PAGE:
The effect of organic and conventional management on the yield and quality of wheat grown in a long-term field trial

Paul Bilsborrowa, Julia Cooper, Catherine Tétard-Jones , Dominika Srednicka-Tober ´, Marcin Baranski ´, Mick Eyrea, Christoph Schmidt , Peter Shottona, Nikolaos Volakakis , Ismail Cakmak , Levent Ozturk, Carlo Leifert , Steve Wilcockson - European Journal of Agronomy Volume 51, November 2013, Pages 71-80

Farm Table says:

No extreme weather conditions were evident during the four experimental years that wheat was grown. This is an interesting part of the project because they were not able to mention or at least gave insight if there will be a sudden change in weather and not making it as a constant variable instead of in the experiment.

Significant increases in the yield of wheat have been achieved during the last half-century by changes in agronomic practice in particular the increased use of synthetic fertilizers and pesticides and the selection of cultivars that are suited to these conditions.

Sustainable arable crop production can be achieved by identifying the key areas of production in terms of nutrient management and crop protection to achieve long-term sustainable yields. The aim of this study was to determine the effect of different production system components, i.e. year, previous crop, rotational position together with crop protection (CP) and fertility management (FM) practices on the yield and quality (protein content and hectolitre weight) of winter wheat grown as part of the Nafferton Factorial Systems Comparison (NFSC) long-term field trial since 2004.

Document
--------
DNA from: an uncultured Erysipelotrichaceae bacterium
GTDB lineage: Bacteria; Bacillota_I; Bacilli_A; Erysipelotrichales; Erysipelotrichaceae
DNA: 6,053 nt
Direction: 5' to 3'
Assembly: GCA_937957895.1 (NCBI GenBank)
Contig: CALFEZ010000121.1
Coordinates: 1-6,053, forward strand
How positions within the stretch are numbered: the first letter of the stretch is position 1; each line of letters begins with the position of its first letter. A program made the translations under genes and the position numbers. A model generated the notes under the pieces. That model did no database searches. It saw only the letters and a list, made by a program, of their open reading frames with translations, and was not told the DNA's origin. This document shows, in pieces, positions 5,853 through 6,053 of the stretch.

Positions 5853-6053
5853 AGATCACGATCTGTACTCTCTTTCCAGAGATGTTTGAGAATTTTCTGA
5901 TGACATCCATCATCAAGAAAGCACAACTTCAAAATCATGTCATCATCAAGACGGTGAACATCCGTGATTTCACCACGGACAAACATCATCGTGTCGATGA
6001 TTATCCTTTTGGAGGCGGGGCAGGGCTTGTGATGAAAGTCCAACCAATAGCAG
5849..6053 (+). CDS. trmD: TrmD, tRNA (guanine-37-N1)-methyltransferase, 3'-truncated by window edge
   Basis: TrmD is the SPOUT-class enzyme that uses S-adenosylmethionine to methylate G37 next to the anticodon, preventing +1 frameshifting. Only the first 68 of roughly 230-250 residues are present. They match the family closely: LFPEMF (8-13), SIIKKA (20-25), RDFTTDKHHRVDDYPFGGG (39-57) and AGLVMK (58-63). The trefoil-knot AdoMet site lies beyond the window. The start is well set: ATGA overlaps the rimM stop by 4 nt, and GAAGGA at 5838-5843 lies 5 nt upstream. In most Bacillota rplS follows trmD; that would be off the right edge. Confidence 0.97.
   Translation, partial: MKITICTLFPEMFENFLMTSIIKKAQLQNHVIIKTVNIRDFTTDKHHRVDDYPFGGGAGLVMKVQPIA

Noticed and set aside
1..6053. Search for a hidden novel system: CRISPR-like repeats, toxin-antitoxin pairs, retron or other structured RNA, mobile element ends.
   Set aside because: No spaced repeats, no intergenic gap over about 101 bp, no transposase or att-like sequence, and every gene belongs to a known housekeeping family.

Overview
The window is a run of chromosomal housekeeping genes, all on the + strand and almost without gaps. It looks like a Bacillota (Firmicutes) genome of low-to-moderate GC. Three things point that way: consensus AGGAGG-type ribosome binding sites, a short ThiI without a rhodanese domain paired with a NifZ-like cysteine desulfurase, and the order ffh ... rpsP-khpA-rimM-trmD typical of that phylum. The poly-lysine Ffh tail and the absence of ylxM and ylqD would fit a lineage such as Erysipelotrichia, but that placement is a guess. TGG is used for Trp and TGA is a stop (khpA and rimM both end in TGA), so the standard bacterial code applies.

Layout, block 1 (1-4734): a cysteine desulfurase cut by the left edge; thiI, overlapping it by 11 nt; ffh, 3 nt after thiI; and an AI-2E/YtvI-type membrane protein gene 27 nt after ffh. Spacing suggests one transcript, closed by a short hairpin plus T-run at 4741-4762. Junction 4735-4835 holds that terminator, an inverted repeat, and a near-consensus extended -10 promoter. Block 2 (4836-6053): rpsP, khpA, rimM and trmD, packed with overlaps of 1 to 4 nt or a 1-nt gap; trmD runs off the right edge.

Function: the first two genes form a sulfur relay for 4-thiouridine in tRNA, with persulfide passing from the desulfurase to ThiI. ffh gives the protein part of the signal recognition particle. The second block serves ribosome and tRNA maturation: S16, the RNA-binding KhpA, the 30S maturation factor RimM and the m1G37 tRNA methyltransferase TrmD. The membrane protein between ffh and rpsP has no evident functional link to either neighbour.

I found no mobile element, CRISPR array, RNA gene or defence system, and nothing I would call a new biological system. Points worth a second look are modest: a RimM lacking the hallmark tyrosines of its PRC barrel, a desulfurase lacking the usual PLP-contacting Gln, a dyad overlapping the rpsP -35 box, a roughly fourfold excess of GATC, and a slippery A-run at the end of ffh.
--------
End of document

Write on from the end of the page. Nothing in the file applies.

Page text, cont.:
The study separates the effects of crop protection and fertility management in organic and conventional production systems.

• A yield of wheat was 40% lower from an organic production system when compared to a conventional system.

• Fertility limited the yield and protein content in the organic management system.

• Preceding crop had a significant effect on the performance of organic wheat and disease levels observed.

This emphasizes the role that grass/clover as a preceding crop has to nitrogen supply in an organic production system especially from the decomposition of belowground residues.

• The use of higher organic fertilizer based N-inputs and

• the use of organic fertilizers with a greater content of plant available N (e.g. chicken manure pellets and biogas digestate) may increase both yields and protein content.

However, the maximum organic fertilizer based N-input permitted under current environmental legislation in any one year is 250 kg N ha−1 and average annual inputs over the whole rotation are not permitted to exceed 170 kg N ha−1. The pRDA showed that although fertilization had the greatest effect on yield, quality and disease there was also a considerable effect on crop protection and the environment.

It was not just conventional fertilizer making the differences, but a product of management, weather, and previous crops. Future research to improve yields in organic production systems should therefore focus on improving the fertiliser use efficiency from organic fertilizers and fertility building crops via breeding (selection of varieties with higher nitrogen uptake efficiency from organic fertilizer inputs) and agronomic approaches (e.g. use of split-dose application of organic fertilizers and/or the use of organic fertilizers with a higher content of readily available forms of N).

2013 - England - Paul Bilsborrowa, Julia Cooper, Catherine Tétard-Jones , Dominika Srednicka-Tober ´, Marcin Baranski ´, Mick Eyrea, Christoph Schmidt , Peter Shottona, Nikolaos Volakakis , Ismail Cakmak , Levent Ozturk, Carlo Leifert , Steve Wilcockson - European Journal of Agronomy Volume 51, November 2013, Pages 71-80
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